How to Get Better at Pull Ups

Whether you can do zero or twenty, pull ups and chin ups are hard for pretty much everybody. This tutorial will go over how to get better at chin ups and pull ups regardless of your current skill level.

What are Pull Ups and Chin Ups

Need More Energy?

If you find that your muscles are overly fatigued and that you getting smoked way too fast, you may want to look into a preworkout supplement.

A combination of beta alanine and citrulline malate will help improve athletic performance, fight lactic acid, and reduce fatigue and muscle soreness. Check out our blog post for more information.

You may frequently hear individuals use these terms interchangeably, but that isn't completely accurate. The primary difference is in how your hands are positioned. If you have your hands wrapped around the bar facing you, you are doing a chin up. If your hands are on the bar facing away from you, then you are doing a pull up.

Both exercises work your lats and biceps; however, chin ups will use more bicep strength and pull ups will require more from your lats. As a result, people tend to be better at chin up than pull ups.

What Pull Ups and Chin Up Are NOT

There are various attempts at these exercises that do not qualify as a true pull up or chin up. Not fully extending, kipping, and jumping off the ground are the most frequent infractions you will see. 

Some individuals will only go to about 90 degrees with their pull ups and chin ups. Some individuals say you need to fully lock your elbows for the pull up to count, other say you shouldn't lock out as it can cause injuries. Do whatever is comfortable for you, but you should really aim for maximum extension.

Kipping is when an individual uses their body to swing up into the pull up. Some people consider this a real exercise; others just view it as cheating at your pull ups and chin ups. Either way, kipping and pull ups are not the same thing. Try to move your legs as little as possible and avoid thrusting your body upward. 

Jumping off the ground is very clearly not a pull up or chin up. You should not be springing off anything. It is best to start from a dead hang (or barely using the ground if you have joint problems). This will help you to avoid the natural urge to jump off the ground. As I said, pull ups and chin ups are hard for everybody; the urge to make them easier is understandable but will not help you improve.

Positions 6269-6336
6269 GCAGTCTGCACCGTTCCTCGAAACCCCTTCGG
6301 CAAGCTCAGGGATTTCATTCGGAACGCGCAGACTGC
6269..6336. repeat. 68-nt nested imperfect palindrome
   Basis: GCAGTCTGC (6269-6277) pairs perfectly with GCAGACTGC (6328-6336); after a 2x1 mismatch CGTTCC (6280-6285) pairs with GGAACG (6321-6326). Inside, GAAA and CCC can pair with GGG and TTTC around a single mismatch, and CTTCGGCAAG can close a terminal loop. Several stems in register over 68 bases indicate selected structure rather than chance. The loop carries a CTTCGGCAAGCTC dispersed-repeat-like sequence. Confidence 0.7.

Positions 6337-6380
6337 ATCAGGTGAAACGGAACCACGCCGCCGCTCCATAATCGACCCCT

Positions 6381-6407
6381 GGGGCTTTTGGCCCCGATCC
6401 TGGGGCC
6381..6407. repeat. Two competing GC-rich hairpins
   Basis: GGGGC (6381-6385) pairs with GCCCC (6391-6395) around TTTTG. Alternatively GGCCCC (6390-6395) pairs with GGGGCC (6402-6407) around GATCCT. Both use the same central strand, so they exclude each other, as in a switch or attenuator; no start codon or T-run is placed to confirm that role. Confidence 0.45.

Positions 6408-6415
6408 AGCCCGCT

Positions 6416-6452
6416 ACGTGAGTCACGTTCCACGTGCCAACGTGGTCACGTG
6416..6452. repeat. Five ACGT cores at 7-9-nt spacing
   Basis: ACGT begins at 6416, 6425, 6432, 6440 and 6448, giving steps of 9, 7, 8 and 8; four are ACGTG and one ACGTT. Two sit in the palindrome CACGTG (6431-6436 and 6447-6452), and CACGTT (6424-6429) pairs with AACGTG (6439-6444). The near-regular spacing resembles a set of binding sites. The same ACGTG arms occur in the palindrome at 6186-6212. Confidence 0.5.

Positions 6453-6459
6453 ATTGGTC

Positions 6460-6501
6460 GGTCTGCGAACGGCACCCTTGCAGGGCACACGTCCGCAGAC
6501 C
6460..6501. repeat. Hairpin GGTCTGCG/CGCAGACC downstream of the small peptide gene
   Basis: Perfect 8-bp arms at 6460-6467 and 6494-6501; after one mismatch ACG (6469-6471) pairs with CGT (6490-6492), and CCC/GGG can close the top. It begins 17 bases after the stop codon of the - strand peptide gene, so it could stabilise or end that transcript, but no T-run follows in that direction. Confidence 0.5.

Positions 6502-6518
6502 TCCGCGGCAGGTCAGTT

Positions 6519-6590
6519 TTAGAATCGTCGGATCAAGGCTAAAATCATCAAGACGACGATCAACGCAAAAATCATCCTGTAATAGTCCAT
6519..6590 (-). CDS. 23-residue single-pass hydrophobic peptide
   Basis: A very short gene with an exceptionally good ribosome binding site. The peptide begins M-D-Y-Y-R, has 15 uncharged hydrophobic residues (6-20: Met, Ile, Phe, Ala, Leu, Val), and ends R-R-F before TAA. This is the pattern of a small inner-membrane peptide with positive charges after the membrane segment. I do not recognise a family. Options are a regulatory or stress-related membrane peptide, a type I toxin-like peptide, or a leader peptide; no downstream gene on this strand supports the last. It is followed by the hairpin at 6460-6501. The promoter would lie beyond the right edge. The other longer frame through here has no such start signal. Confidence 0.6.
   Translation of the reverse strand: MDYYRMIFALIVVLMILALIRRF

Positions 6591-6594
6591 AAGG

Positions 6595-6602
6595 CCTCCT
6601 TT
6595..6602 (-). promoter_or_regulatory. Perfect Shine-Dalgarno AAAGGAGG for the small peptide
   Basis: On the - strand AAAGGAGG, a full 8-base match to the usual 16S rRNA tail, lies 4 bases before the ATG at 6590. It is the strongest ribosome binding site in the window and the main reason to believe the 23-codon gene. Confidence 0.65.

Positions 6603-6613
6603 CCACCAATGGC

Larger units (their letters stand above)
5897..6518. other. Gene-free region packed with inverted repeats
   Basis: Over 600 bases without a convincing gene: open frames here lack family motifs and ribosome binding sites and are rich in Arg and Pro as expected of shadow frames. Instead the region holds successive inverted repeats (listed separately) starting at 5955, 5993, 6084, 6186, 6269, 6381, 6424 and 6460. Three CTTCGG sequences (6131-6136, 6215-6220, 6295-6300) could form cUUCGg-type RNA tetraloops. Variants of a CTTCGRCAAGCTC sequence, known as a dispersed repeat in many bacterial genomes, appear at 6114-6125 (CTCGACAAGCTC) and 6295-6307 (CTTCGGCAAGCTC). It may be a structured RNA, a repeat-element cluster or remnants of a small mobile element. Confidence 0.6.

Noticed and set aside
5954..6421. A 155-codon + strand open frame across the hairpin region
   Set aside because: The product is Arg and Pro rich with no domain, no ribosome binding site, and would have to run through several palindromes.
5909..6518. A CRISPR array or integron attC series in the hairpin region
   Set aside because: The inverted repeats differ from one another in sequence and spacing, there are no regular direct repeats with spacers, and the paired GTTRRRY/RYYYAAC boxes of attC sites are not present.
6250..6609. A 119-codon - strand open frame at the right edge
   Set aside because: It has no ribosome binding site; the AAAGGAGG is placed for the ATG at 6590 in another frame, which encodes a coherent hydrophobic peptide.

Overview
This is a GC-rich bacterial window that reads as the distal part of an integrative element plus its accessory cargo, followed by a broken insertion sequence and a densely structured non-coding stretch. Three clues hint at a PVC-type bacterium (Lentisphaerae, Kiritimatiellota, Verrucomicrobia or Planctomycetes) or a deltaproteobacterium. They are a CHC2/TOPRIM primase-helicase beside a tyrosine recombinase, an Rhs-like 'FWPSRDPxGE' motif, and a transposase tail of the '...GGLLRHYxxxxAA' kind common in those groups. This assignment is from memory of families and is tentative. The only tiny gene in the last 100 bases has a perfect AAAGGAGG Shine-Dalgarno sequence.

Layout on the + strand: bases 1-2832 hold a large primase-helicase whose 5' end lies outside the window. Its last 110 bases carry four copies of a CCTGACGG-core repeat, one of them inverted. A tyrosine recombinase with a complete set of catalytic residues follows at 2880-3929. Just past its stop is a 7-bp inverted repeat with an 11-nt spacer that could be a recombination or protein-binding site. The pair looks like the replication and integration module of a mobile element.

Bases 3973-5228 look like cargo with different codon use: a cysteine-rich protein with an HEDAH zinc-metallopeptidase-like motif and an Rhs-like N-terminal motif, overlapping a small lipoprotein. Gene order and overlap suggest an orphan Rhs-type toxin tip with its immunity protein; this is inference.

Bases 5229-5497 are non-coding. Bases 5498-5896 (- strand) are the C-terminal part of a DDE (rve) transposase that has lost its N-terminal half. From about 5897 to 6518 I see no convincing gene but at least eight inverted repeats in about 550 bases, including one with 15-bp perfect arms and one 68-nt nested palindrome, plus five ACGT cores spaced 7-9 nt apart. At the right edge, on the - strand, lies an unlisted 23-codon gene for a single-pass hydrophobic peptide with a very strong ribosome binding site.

How do I Improve?

If you are already able to do at least six chin ups or pull ups, then I would suggest the Recon Ron program. Once I got up to six I used it to get up to ten. The program is designed to increase each week, but you may find that you need to spend an extra week to get to where you need to be. 

If you can't do one much less six then you will want to incorporate a chair. Put your foot on the chair and lightly use your leg to help lift yourself up to the bar. Once your chin is above the bar, remove your foot to lower yourself back down. If you find yourself dropping straight down then leave your foot on the chair the entire time. The goal is to use your foot as little as possible so eventually you can do a pull up or chin up under your own steam.

Can I Use Weights to Improve?

You can most definitely perform a number of exercises to help improve your pull up and chin up abilities. Lat pull downs are most common; however, you can use free weights to do renegade rows, bent over dumbbell rows, and lawn mowers. These will all work your lats. You can also incorporate some bicep curls, hammer curls, and other bicep focused exercises as well. 


Renegade rows

Bent over dumbbell rows

Lawn mowers

Disclaimer

Statements found within have not been evaluated by the Food and Drug Administration. These dietary supplement products are not intended to diagnose, treat, cure or prevent any disease. Always consult a physician if you are unsure about taking a new supplement. Do not take this supplement if you are under 18, if you are pregnant, nursing, or have any cardiovascular issues.

Scientific studies cited are not conclusive and have limitations, due to of their closed environment nature. Referenced studies will not necessarily determine your experience with a supplement, since there are many unaccounted variables, which fall outside the scope of the studies.

The reviews contained within are the opinions of contributors and are not necessarily the views or opinions of Powder City. These reviews should not be taken as fact or recommendation, and are only opinions of products that the contributors may have or may have not used. Powder City makes no warranty, implied or expressed, to the accuracy of information provided by these reviews.